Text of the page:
THE ORIGINAL two-story, two-bedroom Mana Hale was built in 1847 as the home of ranch founder John Palmer Parker. Its all-koa interior was removed in the mid-1980s and reinstalled in a replica of the house that's adjacent to Puuopelu. Among the items displayed there are a bed built by John Palmer Parker and Hawaiian quilts, poi pounders and wooden calabashes collected by the family over the years.

Next, the tour heads toward the mountains on a rugged one-lane path called Mana Road to areas that aren't otherwise accessible to the public. Built of dirt and gravel long before any foreigners arrived in the islands, the road winds 45 miles around the eastern and northern flanks of Mauna Kea volcano.

Sights include the original Mana Hale; Wahine Kea Corral, used for the ranch's cattle-breeding program; Dairy Fence Station, the primary shipping center for Parker Ranch beef; Makahalau, a century-old “;paniolo station”; that serves as the cowpokes' “;office”; on the range; and the cemetery where five generations of Parkers have been laid to rest, including John Palmer Parker.

The tour then returns to Waimea town, where ranch operations are explained.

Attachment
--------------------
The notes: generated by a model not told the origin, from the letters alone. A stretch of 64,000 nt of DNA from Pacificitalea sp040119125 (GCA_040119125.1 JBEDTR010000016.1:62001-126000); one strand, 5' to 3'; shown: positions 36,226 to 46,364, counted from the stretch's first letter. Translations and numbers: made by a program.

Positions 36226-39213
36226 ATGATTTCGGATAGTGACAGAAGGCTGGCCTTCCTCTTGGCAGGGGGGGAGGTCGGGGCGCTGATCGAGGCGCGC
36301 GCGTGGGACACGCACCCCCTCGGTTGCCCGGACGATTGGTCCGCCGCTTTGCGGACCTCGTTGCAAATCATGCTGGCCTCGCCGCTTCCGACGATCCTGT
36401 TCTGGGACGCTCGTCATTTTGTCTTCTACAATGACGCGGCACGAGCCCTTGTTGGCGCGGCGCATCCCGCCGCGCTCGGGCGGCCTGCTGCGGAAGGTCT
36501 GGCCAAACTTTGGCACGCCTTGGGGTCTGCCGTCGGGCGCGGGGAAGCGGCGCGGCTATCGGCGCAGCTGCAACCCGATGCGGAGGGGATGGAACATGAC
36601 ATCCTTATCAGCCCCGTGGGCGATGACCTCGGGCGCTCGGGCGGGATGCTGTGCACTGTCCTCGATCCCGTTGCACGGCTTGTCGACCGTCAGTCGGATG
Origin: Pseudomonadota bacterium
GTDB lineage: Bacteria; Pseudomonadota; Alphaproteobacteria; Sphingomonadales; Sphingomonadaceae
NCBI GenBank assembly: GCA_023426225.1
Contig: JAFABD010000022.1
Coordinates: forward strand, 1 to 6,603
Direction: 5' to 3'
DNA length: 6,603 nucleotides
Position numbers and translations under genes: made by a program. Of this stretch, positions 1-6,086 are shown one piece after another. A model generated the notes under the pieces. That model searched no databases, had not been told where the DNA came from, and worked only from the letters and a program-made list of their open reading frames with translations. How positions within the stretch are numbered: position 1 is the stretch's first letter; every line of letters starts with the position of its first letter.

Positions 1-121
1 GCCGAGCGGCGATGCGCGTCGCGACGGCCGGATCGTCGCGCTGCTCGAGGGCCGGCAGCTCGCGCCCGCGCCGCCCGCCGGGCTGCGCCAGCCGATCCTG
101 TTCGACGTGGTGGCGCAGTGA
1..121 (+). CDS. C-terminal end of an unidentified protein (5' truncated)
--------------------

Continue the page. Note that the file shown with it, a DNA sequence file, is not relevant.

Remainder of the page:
One highlight here is Pukalani Stables, where the saddle shop, blacksmith's shed and veterinarian's office were once located.

A few horses are still corralled behind the stables, and the breaking pen and orphan pen, where orphaned calves are cared for, are nearby.

“;Parker Ranch is not a dude ranch,”; Roberts said. “;Although it's not guaranteed, the guides do their best to get you close to the action, so you might see cowboys conducting health checks on cattle, corralling them for vaccinations or moving them from paddock to paddock for grazing.”;

Even without such encounters, the Cattle Country Tour is a fascinating journey back in time.

“;Most of Parker Ranch's landscape hasn't changed in over 160 years,”; Roberts said.

“;It's serene. It's majestic. It's a glimpse of the old West, Hawaiian style.”;


Cheryl Chee Tsutsumi is a Honolulu-based freelance writer whose travel features for the Star-Bulletin have won multiple Society of American Travel Writers awards.